CD40FasL inhibits human T cells: evidence for an auto-inhibitory loop-back mechanism
Authors: Dranitzki-Elhalel, M.; Huang, J. H.; Sasson, M.; Rachmilewitz, J.; Parnas, M.; Tykocinski, M. L.
Source: International Immunology, Volume 19, Number 4, 15 April 2007 , pp. 355-363(9)
Publisher: Oxford University Press
Abstract:A chimeric CD40FasL (CD40CD95L) protein was designed with the combined capacities to bind to two surface receptors on activated T cells, CD40 ligand (CD40L; CD154) and Fas receptor (CD95). CD40FasL, once tethered to the cell surface via one of its ends, can transmit a signal via its other end. In principle, simultaneous triggering from both ends is possible, and thus there is the intriguing potential for auto-inhibition if such dual triggering occurs on the same cell itself. Several lines of evidence support this mechanism: (i) CD40FasL is cytotoxic to Fas receptor-positive cell lines of different cell lineages, (ii) CD40FasL's function is potentiated when there is enforced expression of CD40L on target cells, (iii) CD40FasL inhibition does not require intercellular contact, as demonstrated by soft agar clone formation and cell dilution analysis and (iv) introduction of exogenous CD40 into the system interferes with CD40FasL inhibition. Taken together, these data are consistent with a loop-back inhibitory mechanism within individual activated (CD40L and Fas receptor expressing) T cells causing suicide of these T cells. Significantly, this type of fusion protein provides a unique way to confine immunoinhibition to activated T cells.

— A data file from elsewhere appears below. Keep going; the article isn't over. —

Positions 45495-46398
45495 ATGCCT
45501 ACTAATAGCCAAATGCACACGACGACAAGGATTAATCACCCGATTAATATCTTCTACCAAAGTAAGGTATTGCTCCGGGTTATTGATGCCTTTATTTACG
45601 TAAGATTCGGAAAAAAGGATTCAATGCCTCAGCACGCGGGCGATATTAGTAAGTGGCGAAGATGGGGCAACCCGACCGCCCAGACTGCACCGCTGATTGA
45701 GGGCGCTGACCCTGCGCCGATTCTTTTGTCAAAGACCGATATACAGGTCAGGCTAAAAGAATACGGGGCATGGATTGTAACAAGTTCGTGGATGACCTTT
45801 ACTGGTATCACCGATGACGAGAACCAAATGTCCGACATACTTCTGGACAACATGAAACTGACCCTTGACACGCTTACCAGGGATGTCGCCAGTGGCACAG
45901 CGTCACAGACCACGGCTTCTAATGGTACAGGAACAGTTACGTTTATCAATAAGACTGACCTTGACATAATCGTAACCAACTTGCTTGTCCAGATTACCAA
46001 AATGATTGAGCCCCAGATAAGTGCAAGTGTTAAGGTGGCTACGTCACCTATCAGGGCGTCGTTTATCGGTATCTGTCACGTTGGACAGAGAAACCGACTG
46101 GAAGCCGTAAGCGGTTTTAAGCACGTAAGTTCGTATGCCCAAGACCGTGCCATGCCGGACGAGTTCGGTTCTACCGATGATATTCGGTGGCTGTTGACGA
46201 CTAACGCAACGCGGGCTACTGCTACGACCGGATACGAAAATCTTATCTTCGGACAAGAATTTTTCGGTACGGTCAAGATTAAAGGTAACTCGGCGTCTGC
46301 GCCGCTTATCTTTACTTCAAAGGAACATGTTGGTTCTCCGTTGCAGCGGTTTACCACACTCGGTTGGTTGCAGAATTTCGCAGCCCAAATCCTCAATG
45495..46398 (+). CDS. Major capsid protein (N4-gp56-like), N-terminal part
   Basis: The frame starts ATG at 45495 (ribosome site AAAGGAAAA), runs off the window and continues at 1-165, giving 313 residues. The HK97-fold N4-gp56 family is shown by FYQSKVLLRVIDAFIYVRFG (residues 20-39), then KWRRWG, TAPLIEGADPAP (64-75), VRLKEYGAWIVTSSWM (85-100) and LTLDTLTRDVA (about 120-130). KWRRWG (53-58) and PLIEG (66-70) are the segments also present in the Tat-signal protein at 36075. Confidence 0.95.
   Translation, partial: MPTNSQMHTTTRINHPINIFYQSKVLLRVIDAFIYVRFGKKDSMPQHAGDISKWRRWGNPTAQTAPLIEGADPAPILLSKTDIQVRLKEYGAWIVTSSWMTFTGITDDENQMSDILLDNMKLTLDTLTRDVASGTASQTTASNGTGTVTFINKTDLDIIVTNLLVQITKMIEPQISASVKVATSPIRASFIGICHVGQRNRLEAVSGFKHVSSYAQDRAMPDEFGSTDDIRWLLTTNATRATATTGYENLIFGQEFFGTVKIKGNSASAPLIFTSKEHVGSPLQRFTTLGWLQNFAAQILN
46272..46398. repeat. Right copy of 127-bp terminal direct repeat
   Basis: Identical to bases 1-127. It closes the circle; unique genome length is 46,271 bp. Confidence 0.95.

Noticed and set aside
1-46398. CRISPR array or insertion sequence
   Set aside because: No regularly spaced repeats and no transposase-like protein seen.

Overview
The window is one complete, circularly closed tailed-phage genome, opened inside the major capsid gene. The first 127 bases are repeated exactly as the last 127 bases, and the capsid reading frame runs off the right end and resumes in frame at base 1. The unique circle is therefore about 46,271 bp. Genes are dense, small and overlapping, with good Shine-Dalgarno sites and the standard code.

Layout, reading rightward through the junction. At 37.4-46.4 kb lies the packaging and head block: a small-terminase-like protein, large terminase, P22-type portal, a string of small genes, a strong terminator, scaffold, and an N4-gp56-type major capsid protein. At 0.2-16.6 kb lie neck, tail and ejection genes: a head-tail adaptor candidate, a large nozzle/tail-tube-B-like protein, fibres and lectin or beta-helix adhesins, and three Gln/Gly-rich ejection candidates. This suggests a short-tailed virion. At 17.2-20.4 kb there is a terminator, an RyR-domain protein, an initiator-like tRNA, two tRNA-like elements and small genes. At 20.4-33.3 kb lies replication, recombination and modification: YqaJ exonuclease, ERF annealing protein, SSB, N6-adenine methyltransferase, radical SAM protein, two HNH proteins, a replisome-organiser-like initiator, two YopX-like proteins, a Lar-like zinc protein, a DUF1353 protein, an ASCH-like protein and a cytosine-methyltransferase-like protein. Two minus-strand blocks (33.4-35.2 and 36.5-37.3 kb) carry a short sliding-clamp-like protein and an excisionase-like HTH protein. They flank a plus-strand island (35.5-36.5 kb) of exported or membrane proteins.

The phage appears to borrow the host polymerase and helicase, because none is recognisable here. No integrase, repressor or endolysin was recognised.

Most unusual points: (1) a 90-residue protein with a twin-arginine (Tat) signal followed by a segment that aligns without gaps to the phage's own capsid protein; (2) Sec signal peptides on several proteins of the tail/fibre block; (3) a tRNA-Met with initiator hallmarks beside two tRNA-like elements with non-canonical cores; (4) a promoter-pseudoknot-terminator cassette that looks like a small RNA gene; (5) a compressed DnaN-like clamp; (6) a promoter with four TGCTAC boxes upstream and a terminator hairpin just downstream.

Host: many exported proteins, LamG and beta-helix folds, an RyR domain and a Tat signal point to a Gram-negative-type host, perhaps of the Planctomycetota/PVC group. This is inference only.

Document Type: Research Article
Publication date: 2007-04-15
- International Immunology publishes a broad range of experimental and theoretical studies in molecular and cellular immunology conducted in laboratories throughout the world.